Two urban farms face closure due to pressure from developers

Freshly picked vegetables, fruit and other wares line the sidewalk of the UBC Farmers Market as students and faculty search out the best in local food. Many of the stands showcase delicious produce grown locally, right here in Vancouver’s vacant lots, boulevards and gardens. After spending long days planting, weeding, pruning and harvesting the farmers set up at local markets all over Vancouver to sell the fruits of their labour. What few of us know is that many of these farms are illegal according to Vancouver city bylaws.

Two Kerrisdale farms located at 41st and Blenheim are facing orders to shut down operations and replace gardens with lawn seed. Yummy Yards farm manager Emi Do was surprised by the news.

 “This boulevard garden has become iconic not only in the Dunbar neighborhood, but for those traveling through the neighborhood as well,” she said.

 

The Yummy Yards garden received notice from real estate development company Lai Co, founded by developer Andrew Lai, stating the Jerusalem artichokes on the city property were taller than City boulevard garden guidelines allowed. Lai Co gave Yummy Yards until July 31 to remove the garden and seed a lawn.

Just around the corner a community farming initiative called UFARM received a similar notice from Lai Co. Volunteers worked together to set out raised vegetable beds, herb gardens and a seed exchange for the Dunbar/Kerrisdale community.

UFARM founder Matthew Unger describes the project as “a hub of research and education for small scale farmers and gardeners. I was surprised to get the letter, considering we had a contract and the land has been desolate for over 10 years, and that Andrew told me he doesn’t plan to start building the high-rise for another 10-15 years.”

Local residents tell stories of weeds growing over 7 feet tall and a house fire on the lot about a year ago. “We were so excited to see something being done with the lot. It has been an eyesore in the neighborhood forever,” commented a neighbor walking her dogs past as the UFARM volunteers worked to tear down the garden.

While the city planning team is working with urban farmers like Do and Ungar to make room for food production in the Greenest City Action plans, the development and permitting offices still maintain that urban farming is illegal.

 

“I tried to get a business permit to run Mushboo Mushrooms but was told that if I sold one mushroom I would be breaking the law,” Matthew recalled of his attempts to legitimize another urban farming endeavor he runs.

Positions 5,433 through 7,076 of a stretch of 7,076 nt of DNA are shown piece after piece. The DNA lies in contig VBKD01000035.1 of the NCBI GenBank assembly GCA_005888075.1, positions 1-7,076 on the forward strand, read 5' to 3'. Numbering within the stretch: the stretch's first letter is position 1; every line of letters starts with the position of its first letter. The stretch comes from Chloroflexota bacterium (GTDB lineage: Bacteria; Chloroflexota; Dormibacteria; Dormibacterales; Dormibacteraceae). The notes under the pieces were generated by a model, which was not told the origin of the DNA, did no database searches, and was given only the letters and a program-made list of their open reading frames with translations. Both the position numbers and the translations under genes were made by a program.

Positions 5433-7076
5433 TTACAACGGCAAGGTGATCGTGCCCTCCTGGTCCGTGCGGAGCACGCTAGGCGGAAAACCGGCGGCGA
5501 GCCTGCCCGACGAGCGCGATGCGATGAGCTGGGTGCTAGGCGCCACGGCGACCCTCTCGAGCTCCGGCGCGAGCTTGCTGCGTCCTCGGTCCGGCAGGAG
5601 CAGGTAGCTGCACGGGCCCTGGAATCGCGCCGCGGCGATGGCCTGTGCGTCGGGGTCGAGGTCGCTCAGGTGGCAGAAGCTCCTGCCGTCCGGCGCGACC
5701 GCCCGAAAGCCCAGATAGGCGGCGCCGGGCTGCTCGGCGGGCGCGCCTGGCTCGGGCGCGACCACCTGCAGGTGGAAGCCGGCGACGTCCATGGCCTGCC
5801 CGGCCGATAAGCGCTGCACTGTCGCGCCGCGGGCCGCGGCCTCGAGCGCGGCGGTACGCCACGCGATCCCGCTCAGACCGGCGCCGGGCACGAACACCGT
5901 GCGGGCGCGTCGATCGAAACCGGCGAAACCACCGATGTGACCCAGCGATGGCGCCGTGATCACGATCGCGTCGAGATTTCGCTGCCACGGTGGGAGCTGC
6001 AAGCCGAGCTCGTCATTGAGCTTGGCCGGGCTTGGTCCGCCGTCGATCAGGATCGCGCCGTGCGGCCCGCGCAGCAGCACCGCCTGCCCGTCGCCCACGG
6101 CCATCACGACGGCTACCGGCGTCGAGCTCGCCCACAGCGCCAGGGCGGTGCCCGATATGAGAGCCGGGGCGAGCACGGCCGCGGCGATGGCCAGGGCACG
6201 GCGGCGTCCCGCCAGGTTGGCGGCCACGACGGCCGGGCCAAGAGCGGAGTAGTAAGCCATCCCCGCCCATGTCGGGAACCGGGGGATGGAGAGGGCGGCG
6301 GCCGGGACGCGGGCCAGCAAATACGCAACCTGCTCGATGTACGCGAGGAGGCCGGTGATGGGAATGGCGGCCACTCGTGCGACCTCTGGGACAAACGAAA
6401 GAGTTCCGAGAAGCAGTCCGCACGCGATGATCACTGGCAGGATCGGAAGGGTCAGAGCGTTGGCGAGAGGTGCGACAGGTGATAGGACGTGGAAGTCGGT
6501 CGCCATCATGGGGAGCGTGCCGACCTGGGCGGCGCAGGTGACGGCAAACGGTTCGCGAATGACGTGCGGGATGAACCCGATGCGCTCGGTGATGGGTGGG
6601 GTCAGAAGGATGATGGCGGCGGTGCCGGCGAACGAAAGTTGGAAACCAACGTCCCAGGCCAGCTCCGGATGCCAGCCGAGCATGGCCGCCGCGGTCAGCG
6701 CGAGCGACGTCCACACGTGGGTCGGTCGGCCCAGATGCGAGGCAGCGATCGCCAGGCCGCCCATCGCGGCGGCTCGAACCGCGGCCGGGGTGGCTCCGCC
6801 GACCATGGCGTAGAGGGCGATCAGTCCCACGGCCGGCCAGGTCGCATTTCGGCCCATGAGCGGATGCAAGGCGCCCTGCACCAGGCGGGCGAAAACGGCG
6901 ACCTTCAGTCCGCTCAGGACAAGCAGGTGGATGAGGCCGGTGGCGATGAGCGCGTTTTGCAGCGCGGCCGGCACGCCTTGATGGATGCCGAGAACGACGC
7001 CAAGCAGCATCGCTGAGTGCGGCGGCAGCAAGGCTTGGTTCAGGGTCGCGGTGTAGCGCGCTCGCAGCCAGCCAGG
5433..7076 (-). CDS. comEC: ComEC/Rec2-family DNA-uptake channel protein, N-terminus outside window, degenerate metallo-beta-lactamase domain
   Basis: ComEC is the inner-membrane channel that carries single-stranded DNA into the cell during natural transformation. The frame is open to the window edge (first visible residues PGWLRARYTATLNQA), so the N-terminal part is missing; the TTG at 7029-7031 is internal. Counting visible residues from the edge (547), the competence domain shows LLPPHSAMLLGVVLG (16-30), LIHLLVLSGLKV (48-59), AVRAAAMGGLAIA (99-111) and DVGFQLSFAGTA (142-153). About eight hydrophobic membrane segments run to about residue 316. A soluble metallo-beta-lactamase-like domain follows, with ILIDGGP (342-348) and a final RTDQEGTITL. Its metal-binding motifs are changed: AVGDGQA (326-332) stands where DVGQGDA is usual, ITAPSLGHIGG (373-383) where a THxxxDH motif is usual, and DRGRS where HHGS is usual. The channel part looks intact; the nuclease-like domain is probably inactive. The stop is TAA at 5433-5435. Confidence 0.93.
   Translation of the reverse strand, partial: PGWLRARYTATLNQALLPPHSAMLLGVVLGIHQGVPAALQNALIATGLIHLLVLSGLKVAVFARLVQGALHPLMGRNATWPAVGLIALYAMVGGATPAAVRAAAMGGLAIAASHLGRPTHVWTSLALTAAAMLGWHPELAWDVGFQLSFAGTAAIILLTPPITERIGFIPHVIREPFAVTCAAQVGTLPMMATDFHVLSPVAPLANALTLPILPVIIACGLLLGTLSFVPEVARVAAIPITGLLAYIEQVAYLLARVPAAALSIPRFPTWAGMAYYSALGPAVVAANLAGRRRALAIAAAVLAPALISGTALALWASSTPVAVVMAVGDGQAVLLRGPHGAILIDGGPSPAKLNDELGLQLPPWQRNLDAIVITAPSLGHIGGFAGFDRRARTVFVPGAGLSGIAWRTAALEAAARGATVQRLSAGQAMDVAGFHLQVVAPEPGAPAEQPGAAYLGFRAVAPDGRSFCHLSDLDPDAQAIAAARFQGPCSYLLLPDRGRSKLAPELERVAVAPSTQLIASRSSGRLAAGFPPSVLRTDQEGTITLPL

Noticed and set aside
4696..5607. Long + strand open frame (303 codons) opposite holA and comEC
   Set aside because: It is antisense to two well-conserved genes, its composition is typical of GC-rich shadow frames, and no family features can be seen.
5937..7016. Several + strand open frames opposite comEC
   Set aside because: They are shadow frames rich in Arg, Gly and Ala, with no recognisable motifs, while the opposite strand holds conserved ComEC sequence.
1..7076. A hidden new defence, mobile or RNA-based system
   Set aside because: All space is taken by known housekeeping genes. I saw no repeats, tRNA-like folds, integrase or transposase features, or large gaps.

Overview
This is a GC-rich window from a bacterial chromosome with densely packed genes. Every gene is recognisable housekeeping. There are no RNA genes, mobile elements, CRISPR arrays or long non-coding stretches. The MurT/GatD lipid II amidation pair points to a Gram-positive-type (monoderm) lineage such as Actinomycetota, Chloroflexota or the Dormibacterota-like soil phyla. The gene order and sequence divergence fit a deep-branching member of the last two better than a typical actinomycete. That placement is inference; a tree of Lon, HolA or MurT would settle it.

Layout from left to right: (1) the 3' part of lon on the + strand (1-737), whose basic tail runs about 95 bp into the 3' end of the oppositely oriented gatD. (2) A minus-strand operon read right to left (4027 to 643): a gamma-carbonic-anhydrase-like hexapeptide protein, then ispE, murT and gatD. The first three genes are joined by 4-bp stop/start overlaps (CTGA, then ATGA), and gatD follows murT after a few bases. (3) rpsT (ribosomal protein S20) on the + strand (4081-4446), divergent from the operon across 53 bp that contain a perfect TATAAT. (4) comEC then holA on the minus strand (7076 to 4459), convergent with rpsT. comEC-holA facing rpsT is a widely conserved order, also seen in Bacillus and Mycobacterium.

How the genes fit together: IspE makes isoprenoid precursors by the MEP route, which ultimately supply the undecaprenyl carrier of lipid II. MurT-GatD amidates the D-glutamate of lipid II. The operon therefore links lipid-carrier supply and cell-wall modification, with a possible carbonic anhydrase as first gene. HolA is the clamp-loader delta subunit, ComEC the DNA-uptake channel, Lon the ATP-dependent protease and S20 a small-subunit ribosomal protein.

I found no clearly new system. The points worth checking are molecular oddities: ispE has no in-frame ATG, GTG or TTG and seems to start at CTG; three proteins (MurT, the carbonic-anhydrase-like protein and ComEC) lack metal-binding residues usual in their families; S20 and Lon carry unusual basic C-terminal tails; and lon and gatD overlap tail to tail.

Throughout Vancouver vacant lots sit empty, many for decades as investors buy and hold waiting to build high-rises like the one planned for the corner of 41st and Blenheim. With the demand for local food increasing, social enterprises like UFARM and Yummy Yards are sprouting all over the province.

Ungar believes these vacant lots are opportunities. “UFARM partners with landowners to maintain their vacant land as a farm giving them tax breaks for farming and community garden initiatives until they are ready to build. It’s bizarre that on one hand the province is offering tax incentives and on the other we are being told to shut down our ‘illegal’ operations.”

 

While UFARM has shut down the Blenheim site, Do, Ungar and other members of the urban farming community are working with the City to keep the Yummy Yards boulevard garden open. “I have had older neighbors come and share stories of when they used to have their own vegetable garden, and how much the space brightens their day as they ride past on the bus.  It is for these reasons that I am asking that you reconsider your decision to have us leave the boulevard," Do wrote in her appeal to Lai Co.

 

Yummy Yards plans stay on the city owned boulevard after talking with officials to ensure the garden is compliant with current bylaws. A petition is forthcoming to demonstrate neighborhood support for the boulevard garden and local food produced in Vancouver.

 

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